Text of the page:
Posted: 07/09/2013 07:19:34 PM PDT
SCOTTS VALLEY -- Elliot Stone has had a lifetime of training in martial arts, but none in emergency medicine. Still he was one of the first responders to reach four victims who were torn from the Asiana jumbo jet Flight 214 as it crashed at San Francisco International Airport on Saturday.
Just seconds came between Stone's realization that something was wrong and the impact. He was seated next to Elena Jin, 23, his fiancee from Santa Cruz whom he had proposed to a day earlier at their hotel in Suwon, South Korea.
"All that went through my mind was grabbing her arm, looking in her eyes and saying, 'This might be it,' " he said.
When the plane finally stopped, Stone, 25, said he and his friends and family were able to escape quickly.
Stone, the owner of Elite Martial Arts Academy in Scotts Valley, and a group of nine people including family and clients, had been in South Korea for 10 days on a vacation and to compete in an international competition in the Korean martial art of ho kuk mu sul.
He said he's been studying the art since he was 7, and credits it with helping him to remain calm in any situation.
While in Korea, he tested for his fourth-degree black belt in the sport. One of his students, David Schimmel, 19, of Scotts Valley won first place in the competition.
On the trip back, Stone and the rest of the group, including Brian Thomson, 45, Elliot's parents, Walter Stone, 64, and Cindy Stone, 63, and his brother Oliver Stone, 29, all of Scotts Valley, and Elena's 16-year-old sister, Alisa Jin, of Santa Cruz, were seated in the middle of the plane above the wings.
"One of the things that causes me extreme anxiety is the what if," Walter Stone said about his whole family being on one ill-fated flight.
After the crash, some of the group escaped on inflatable chutes, while Elliot Stone and others had to climb out over piles of rubble and luggage, through holes in the warped, Fiberglass walls of the fuselage, jumping about 5 feet from the tilted wreck to the ground. All were lucky enough to walk away from the crash with just a few scratches and bruises.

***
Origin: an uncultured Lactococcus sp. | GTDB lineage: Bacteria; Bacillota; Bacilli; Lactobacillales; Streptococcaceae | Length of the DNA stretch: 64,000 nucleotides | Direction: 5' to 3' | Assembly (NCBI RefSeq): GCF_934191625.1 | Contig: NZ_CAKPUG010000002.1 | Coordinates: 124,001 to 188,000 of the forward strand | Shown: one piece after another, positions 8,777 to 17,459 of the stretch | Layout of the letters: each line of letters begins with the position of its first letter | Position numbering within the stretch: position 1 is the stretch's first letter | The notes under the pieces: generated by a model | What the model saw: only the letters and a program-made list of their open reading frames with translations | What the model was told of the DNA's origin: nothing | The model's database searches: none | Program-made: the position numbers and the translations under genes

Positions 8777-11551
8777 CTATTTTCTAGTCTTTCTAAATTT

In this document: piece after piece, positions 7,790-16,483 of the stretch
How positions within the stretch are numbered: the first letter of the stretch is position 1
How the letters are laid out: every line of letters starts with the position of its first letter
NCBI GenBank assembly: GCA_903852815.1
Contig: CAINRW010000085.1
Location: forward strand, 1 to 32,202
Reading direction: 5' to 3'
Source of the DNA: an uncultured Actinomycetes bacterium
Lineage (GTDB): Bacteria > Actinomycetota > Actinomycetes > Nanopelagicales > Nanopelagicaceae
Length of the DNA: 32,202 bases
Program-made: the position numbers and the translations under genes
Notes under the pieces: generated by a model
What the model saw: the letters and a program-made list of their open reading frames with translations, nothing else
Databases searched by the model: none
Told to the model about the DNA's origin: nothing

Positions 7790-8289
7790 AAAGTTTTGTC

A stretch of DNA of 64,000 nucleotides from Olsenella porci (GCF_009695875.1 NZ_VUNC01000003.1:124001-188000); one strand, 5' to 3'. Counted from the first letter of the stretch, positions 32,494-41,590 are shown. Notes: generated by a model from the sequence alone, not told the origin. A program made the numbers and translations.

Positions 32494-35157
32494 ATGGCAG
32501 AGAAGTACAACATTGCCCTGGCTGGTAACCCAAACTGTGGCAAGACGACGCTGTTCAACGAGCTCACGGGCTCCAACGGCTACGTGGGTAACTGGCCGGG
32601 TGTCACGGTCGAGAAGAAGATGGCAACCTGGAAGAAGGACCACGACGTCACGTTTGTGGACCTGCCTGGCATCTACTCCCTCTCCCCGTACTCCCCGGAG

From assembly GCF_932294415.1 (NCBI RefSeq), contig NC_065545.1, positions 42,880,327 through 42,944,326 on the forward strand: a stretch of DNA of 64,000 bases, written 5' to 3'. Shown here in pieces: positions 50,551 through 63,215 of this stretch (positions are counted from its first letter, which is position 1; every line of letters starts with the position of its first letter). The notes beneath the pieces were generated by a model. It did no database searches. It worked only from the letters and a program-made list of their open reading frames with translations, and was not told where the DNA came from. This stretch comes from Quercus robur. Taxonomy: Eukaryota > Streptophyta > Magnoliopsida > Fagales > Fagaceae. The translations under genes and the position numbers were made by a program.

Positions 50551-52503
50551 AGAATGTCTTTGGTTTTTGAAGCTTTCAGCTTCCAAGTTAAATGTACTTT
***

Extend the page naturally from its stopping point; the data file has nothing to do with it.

Stone said it only took a minute for the group to reunite on the ground. They hugged and ran away from the wreck, still stranded in the middle of the vast runway. He called his grandmother so she wouldn't worry when the crash made the news. Then they went looking for people they could help.
Looking back down the path the plane had slid along, Elliot Stone said they saw a woman covered in blood, stumbling toward them, calling out for help from about 500 yards away. He, his father, brother, Schimmel and Thomson ran toward the woman and realized three more were still in the wreckage, at the end of the runway closest to the water of the San Francisco Bay, where the plane had first hit the tarmac. They split up and each stayed with one of the injured women, at least two of whom were flight attendants.
When an ambulance had not arrived about 25 minutes after the crash, Elliot Stone said he called 911. As soon as police arrived, the men were told to stop and wait with the other survivors.
"They were yelling at us, 'Go back! Go back!' " Stone said. "But we were finding people."
WAITING AND WONDERING
About 90 minutes later, a bus took them to the United Airlines terminal, where they waited another six hours.
When Elliot Stone and the rest of the uninjured passengers were ushered to the airport, he said they were shuffled around between rooms, told to write their contact information on a list, and not allowed to leave or informed about what was happening. He called CNN and told his story to Wolf Blitzer while he waited.
"It makes sense that if they were ruling out terrorism or something they wouldn't let us go, but it seemed pretty straightforward what happened," he said.
The Boeing 777 had taken off in Shanghai and stopped in Seoul before crossing the Pacific on a flight that Stone described as uneventful, until the end. The crash landing injured at least 180 of the 307 people on board and killed two 16-year-old Chinese girls who were on their way to a summer camp in Southern California.
Stone said he thinks one of the deceased was among the four women he and his family and friends found in their initial search for survivors.
Despite the ordeal, Stone said thinks he will fly again.
"We'll get there when get there," he said. "It shouldn't stop us from living our lives."